If approved by Congress, the Department of Defense would first establish the Space Force headquarters element, enabling the Space Force to better integrate its operating forces. Initial headquarters size would total at approximately 200 military and civilian personnel, with most having expertise in policy, planning, personnel management, financial management, legal, and other service support functions. Additionally, a Chief of Staff of the Space Force and Undersecretary for Space would be nominated.[2]

Fiscal Year 2021/2022[edit]

Transfer of the majority of space forces from the other military services would occur over FY 2021 and 2022. This would include relevant space operational elements, acquisition elements, training and education elements, and other identified space-specific entities.[2]

Fiscal Year 2023/2024[edit]

The transition period is expected to end in FY 2024, with the Space Force expanding and developing its capabilities. It is expected that the Space Force will establish new operational forces, as well as organic support, intelligence, and education capabilities.[2]

Estimated costs and personnel[edit]

While initially stood up with 200 personnel in FY 2020, the Space Force is expected to grow to 15,000 personnel, transferred from the existing military services, by FY 2024. At the end of this transition period 95% of the Space Force's budget is expected to be composed of funds transferred from the other military services, with only an additional increase of $500 million (0.07% of the DoD budget) required per year. The total additional cost growth over those five years is estimated to be less than $2 billion, or approximately 0.05% of the DoD budget for the same period.[2]

Proposal history[edit]

2001 Space Commission[edit]

In response to a congressional mandate, former Secretary of Defense Donald Rumsfeld chaired a commission composed of a number of space, military, and intelligence professionals to analyze and recommend how the United States organized its national security space assets. The report stated that the U.S. Armed Forces needed to transform its space capabilities by developing doctrine, concepts of operations, and capabilities - to include the development and deployment of space-based weapons systems to defend space assets and augment land, air, and maritime forces. It also stated that the US needed to strengthen its space-based intelligence capabilities, actively shape the international legal and regulatory environment for space, advance American space technology, and create and sustain a cadre of military space professionals - both civilian and military.

With regard to the Air Force, which at the time held 85% of the military space budget, the commission concluded that, although official doctrine calls for the integration of air and space operations, the Air Force treats space merely as a secondary support arm to its air mission. The commission recommenced that the Air Force take steps to create a space culture within the service, to include new space systems concepts, doctrine, and operational capabilities. The commission also recognized that the Intelligence Community was not properly able to interface with the Department of Defense regarding space matters.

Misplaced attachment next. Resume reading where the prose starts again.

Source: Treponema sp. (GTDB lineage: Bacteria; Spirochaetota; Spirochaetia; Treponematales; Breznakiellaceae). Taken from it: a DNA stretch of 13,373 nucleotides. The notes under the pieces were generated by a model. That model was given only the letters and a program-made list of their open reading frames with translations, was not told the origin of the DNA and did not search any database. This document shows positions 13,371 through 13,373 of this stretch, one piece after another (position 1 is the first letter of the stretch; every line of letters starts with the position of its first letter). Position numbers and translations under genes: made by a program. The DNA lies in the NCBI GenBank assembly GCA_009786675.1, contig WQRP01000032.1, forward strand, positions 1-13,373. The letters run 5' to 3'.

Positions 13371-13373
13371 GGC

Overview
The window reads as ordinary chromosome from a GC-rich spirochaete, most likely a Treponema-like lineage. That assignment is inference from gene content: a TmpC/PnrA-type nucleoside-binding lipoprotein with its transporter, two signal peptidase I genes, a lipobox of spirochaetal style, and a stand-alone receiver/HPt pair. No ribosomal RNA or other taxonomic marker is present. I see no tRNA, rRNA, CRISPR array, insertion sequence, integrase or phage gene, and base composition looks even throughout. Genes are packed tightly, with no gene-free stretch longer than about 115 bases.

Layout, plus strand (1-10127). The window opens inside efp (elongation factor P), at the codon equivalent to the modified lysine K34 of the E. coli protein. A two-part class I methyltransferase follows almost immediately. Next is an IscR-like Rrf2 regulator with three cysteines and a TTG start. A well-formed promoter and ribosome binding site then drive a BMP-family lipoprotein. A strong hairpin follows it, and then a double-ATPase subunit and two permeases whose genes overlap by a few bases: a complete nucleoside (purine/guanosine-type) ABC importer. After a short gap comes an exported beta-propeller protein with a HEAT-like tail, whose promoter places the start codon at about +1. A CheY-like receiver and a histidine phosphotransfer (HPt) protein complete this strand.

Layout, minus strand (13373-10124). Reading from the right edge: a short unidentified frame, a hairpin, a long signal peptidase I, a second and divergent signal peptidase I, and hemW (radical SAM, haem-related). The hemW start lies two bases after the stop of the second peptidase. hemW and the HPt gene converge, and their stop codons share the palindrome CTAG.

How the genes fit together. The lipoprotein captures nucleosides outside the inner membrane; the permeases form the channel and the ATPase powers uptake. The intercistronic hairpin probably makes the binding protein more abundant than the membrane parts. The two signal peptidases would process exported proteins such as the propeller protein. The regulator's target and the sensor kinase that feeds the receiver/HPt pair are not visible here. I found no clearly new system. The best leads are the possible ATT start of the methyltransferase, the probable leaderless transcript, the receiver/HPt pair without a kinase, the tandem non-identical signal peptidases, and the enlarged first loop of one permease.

To address these concerns the commission recommended in the mid-term creating a Space Corps within the Department of the Air Force, and in the long term a separate military department for space. It also recommended merging Air Force and National Reconnaissance Office space programs, amending U.S. Code Title 10 to give the Air Force congressional responsibility, in the short-term, for air and space operations.[6]

2017 Space Corps proposal[edit]

In 2017 the United States Space Corps was bipartisan proposal by Republican Representative Mike Rogers and Democratic Representative Jim Cooper to create separate space service within the Department of the Air Force, with its head as a member of the Joint Chiefs of Staff. This concept would have been similar how the United States Marine Corps is a separate service within the Department of the Navy. This proposal was put forward to separate space professionals from the Air Force, give space a greater cultural focus, and help develop a leaner and faster space acquisitions system. This was done, in part, due to the concern that the space mission had become subordinate to the Air Force's primary air dominance mission. Representative Rogers also stated that this new Space Corps would have helped create a better career path for space professionals, noting that in 2016 none of the 37 Air Force colonels selected for promotion to brigadier general were space officers and that only two of the 450 hours of Air Force professional military education were dedicated to national security space.[7] Ultimately the proposal passed in the House of Representatives, but was cut from the 2018 National Defense Authorization Act while reconciling the House and Senate Bills. Instead, the 2018 NDAA boosted the position of Air Force Space Command by extending the term of its commander to six years and making it the sole command for all Air Force space forces. The DoD was also required to conduct a study of how it organized military space forces.[8][9][10]

Space Force proposal[edit]

President Trump holds up Space Policy Directive-3 at the White House on June 18, 2018